Have you ever felt pressure from the media and society to look a certain way? Do you have this ideal body image in your head that you feel you have to live up to? The fact is that a lot of girls have felt like this at one time or another. To help counteract the expectations of “ideal body image,” Melissa Archer, who stars as Natalie Buchanan Banks on “One Life to Live,” began working with the National Eating Disorders Association to help women and girls feel better about themselves. Read her interview to learn about the body image issues that come with working in the entertainment industry and how she’s spreading awareness about eating disorders.
What is it like being an actress in a soap opera?
Being on a soap opera is a very exciting job. First of all I get paid to do what I love to do — act! Every day, I get to come into work and live out my character's life, which is an amazing experience. Being on a soap opera is also hard work. It is very fast-paced, and we learn a lot of lines for one day. Yet, doing what I love makes it so gratifying.
Have you always been interested in acting?
I have been interested in acting since I can remember. I've always loved entertaining, but the acting bug bit me when I was 12.
Being an actress, do you ever feel pressure to look a certain way?
Being an actress definitely puts pressure on one to look a certain way, but the key is finding the healthy way to look one's best.
How do you deal with that kind of pressure?
Learning how to love me and my body has actually taught me how to develop a healthier lifestyle that keeps me fit. I don’t try to be someone else's image of perfection.
Have you ever done anything to change the way you look in order to fit in?
Yes. In middle school I wanted to fit in with the kids I thought were cool. I bought the same makeup and clothing, and I tried to get my hair to look similar, not realizing that I could have my own look that was so much better for me.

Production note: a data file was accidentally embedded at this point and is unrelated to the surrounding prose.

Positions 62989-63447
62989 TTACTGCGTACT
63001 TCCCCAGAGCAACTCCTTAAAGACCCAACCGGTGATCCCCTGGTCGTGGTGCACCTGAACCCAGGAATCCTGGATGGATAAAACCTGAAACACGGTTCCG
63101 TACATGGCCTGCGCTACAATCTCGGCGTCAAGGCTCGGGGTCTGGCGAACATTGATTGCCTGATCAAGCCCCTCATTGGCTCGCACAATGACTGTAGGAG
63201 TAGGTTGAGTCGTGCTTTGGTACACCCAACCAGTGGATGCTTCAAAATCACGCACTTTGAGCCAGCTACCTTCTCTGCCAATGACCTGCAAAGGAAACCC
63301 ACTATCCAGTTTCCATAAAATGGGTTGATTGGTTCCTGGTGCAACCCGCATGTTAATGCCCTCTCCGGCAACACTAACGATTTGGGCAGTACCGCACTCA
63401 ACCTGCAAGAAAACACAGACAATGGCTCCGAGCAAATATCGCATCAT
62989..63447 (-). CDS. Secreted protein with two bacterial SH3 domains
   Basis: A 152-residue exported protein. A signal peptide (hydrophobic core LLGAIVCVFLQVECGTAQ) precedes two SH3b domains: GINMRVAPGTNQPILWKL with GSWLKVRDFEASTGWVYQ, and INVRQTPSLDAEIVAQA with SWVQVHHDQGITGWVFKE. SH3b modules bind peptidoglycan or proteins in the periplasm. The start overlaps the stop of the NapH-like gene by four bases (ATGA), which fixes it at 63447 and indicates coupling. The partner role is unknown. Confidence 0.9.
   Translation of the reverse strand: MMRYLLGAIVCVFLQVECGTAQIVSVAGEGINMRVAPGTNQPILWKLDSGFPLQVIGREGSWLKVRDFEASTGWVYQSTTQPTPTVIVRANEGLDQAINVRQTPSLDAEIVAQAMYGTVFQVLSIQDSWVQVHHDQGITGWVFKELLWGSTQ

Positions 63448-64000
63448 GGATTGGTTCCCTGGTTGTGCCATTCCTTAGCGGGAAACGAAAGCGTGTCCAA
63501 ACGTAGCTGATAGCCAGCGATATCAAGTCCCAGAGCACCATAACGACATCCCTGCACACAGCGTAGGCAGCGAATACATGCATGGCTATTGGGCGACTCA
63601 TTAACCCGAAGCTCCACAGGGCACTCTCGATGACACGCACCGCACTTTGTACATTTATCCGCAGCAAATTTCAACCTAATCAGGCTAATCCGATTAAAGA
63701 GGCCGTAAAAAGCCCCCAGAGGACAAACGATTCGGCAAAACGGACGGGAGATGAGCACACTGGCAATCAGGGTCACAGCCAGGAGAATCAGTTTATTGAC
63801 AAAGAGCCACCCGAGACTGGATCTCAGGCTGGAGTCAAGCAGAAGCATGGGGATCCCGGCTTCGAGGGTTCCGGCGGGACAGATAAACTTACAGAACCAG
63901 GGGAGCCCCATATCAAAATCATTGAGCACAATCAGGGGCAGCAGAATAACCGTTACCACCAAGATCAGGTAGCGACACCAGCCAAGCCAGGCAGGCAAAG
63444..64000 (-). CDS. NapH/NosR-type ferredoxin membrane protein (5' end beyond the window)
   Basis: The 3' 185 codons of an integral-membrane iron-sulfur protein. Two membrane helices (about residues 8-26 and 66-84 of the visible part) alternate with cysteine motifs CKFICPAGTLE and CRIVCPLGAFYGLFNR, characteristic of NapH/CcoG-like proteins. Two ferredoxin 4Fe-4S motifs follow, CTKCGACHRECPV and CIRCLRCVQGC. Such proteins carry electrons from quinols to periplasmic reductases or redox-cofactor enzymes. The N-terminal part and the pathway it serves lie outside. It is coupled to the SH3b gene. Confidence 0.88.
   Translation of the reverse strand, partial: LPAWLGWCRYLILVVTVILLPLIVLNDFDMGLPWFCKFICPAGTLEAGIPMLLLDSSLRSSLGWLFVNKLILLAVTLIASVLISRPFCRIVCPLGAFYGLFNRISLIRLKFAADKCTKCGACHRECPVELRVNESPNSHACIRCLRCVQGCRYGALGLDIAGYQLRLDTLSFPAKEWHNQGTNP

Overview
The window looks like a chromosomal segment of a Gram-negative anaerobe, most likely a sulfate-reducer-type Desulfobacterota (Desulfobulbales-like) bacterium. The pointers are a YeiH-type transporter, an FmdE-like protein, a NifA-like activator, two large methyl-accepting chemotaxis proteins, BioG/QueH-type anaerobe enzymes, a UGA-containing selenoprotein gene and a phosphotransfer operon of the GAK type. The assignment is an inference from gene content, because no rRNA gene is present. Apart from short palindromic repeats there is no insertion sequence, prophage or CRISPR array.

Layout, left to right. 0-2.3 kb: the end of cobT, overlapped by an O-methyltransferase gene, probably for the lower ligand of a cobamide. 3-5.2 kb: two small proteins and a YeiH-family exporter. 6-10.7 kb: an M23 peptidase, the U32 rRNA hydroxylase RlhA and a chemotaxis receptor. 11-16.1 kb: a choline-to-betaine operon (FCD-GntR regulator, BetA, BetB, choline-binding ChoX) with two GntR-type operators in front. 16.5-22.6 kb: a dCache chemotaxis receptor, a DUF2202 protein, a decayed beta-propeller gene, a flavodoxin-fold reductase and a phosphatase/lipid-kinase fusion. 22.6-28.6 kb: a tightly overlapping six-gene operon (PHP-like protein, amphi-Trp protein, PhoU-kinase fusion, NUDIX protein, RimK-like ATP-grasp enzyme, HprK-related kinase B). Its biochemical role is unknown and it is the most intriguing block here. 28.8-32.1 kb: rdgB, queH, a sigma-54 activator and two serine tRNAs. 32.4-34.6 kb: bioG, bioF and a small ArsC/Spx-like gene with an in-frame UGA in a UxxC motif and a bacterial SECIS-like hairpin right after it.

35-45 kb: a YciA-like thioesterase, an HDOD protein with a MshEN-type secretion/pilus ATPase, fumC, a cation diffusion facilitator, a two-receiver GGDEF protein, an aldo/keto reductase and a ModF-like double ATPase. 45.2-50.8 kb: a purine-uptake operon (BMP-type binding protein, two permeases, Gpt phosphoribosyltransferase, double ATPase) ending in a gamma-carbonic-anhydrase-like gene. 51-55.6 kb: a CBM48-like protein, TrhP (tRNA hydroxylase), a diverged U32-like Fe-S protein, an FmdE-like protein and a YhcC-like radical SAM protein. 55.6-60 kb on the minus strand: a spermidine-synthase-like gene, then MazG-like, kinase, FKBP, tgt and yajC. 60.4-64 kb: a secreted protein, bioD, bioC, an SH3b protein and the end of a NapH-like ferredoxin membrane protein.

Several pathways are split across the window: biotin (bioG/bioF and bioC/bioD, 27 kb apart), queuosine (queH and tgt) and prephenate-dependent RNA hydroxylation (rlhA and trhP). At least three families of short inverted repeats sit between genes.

Do you feel like the entertainment industry affects the way girls think about their own bodies?
Absolutely! We are in a society of aesthetics. Every magazine focuses on beauty or flaws. I don't believe there is anything wrong with having a great body or beautiful skin, but I also think that accepting ourselves makes people beautiful. I think the definition of a great body should be someone who is healthy and happy with who she is as a person.
Have eating disorders affected your life in any way?
I have not had an eating disorder, but I have been affected by the pressures society can put on us. People have expectations of the “ideal body image” in their heads. This can affect everyone, not just people who happen to be in the limelight. It can be a challenge for people (especially women) to be happy with the body they have but it is important to remember that there is no such thing as “ideal body image.” Being comfortable with who you are and going about it in a healthy way is the key to loving the body you have and giving it the respect it deserves.
Tell us about the walk you are participating in with the National Eating Disorders Association.
I’m teaming up with the National Eating Disorders Association (NEDA) by participating in its first national walk scheduled to take place Sunday, October 11, 2009 in Riverside Park in New York City. We’re working together to raise awareness of eating disorders that haunt millions of men and women around the country. Many view these disorders as choices and we are always looking for ways to correct this misperception. I have created a team for the walk — called the Melissa Archer Team — and would love for people to join me in my mission to raise $2,000 for the cause.
What kinds of things do you do to stay healthy?
I exercise and eat sensibly. I don't believe in completely cutting out things you love. We are only given one body and it is important to remember to not take it for granted.
Melissa Archer was born in Dallas, Texas and by age 17 she landed her first role guest starring on "Wishbone" as Becky Thatcher. After high school she followed her dream to act and began auditioning in LA. She studied psychology at Union Institute in California, and says "it helps her get inside her character's head and understand how she relates to others."
She appeared in many commercials before eventually landing her first major role on "One Life to Live." She is also very active in charity work, including providing support for the National Eating Disorders Association, Daytimes Unites for Africa, the Susan G. Komen Breast Cancer Foundation, and the Love Hallie Organization. Alongside her co-stars, Melissa also worked on the "One Life to Live" CD, which helped to raise money for the hurricane victim relief fund.
Melissa currently stars on the ABC daytime drama “One Life to Live” as Natalie Buchanan Banks.
For more information about Melissa’s work with eating disorder awareness, visit the National Eating Disorders Association.
Content last reviewed September 01, 2009
Page last updated September 01, 2009